2. Create as many Storage Pools as you want to be in the group, and name them all the same, except for a trailing numeral or letter, such as DATA_1, DATA_2 or HDVIDEO1, HDVIDEO2, etc.
You actually can name them anything you want, but for your sanity as an admin, it helps to keep part of their name similar.
The number of Storage Pools you create for the group is based on the number of LUNs you’ll have overall in the volume (or expansion of the volume). It will also be based on the number of LUNs per Storage Pool you’ll want to use to ensure that each Storage Pool will be able to receive one or two (or more!) ingest station’s worth of write bandwidth.
In the example above, after making a Storage Pool for metadata and journaling, there are eight 7-drive RAID5 LUNs available to make the volume (4 Xserve RAIDs). Two Storage Pools named DATA_1 and DATA_2 are created, and will each house 4 LUNs. This is satisfactory for this facility because the four LUNs within each pool would be able to each take on the 4 or so workstations that might write or read Standard Definition uncompressed video files to it. The facility has 8 workstations, and the volume has two such pools. Ideally, at any given moment, four of the workstations would be reading and writing to four LUNs within each pool. Notice also that we’ll create these pools out of a binary-divisble number of LUNs (4), and this will help as well for expansion later on.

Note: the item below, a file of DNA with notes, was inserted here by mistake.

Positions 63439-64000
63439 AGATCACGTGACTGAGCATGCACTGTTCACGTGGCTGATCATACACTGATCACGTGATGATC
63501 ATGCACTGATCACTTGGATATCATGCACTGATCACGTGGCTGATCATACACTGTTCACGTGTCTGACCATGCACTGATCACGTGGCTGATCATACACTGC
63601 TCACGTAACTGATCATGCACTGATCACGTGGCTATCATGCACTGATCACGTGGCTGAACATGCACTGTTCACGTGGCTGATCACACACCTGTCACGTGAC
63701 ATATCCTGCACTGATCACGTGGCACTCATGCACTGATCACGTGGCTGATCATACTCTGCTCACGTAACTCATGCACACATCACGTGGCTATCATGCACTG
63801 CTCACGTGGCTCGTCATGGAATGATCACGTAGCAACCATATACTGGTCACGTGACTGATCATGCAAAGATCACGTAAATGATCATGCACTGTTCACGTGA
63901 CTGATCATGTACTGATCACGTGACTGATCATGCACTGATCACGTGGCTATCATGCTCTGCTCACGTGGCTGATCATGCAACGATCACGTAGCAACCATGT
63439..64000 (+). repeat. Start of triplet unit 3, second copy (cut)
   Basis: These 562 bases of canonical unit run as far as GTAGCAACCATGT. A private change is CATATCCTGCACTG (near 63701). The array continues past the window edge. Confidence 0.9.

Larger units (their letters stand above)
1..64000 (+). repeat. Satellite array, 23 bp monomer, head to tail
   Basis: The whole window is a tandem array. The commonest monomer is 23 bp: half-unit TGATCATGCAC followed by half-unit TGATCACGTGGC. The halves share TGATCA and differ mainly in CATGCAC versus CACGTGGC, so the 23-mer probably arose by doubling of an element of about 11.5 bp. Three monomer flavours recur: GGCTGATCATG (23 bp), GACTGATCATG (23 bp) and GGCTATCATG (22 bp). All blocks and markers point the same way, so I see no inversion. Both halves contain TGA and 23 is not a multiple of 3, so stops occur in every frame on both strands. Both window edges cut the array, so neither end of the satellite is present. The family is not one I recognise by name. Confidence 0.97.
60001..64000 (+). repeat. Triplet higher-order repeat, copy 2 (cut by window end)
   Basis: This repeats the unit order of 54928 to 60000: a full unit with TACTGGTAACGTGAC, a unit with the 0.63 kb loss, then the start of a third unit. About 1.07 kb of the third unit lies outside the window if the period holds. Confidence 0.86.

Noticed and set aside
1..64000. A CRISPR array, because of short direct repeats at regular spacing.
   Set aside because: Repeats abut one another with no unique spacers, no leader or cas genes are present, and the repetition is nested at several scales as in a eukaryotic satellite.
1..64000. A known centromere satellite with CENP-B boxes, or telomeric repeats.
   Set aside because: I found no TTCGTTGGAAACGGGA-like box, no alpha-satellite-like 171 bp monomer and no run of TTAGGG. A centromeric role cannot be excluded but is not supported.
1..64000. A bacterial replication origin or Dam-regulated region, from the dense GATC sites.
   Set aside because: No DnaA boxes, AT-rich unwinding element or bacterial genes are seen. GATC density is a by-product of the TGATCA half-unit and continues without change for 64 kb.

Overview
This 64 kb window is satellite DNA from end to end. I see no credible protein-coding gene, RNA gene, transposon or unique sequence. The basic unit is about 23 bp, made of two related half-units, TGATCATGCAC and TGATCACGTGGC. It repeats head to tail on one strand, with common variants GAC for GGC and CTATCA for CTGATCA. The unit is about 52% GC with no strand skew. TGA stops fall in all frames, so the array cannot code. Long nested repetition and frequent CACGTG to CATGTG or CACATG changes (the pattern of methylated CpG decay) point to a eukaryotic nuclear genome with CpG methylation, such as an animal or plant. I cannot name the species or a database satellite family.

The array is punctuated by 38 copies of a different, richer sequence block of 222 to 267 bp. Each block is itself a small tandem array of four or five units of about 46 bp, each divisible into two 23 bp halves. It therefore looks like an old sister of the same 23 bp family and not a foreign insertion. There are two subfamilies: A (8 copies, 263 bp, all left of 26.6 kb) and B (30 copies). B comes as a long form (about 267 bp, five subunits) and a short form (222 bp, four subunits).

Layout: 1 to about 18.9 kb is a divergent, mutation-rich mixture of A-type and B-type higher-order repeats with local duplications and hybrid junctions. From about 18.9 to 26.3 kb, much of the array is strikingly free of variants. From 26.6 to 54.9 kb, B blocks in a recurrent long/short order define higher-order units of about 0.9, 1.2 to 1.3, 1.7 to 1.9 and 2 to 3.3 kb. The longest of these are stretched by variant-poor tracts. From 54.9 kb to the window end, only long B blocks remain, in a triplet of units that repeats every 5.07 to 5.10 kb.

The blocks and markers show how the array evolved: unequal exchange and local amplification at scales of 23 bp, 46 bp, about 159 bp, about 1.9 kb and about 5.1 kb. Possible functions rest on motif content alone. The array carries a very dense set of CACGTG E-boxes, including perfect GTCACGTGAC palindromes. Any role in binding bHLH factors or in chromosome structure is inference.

3. Add your LUNs to the Storage Pools within the group.
Once again, we will want each Storage Pool to contain an equal amount of LUNs and, if possible, a binary-divisible number.
4. Save the volume, but don’t start it quite yet.
We’ll need to take a trip into the Terminal to finish the job.
5. In the Terminal, shell into the primary MDC and use your favorite text editor to open up the
volumename.cfg file that resides in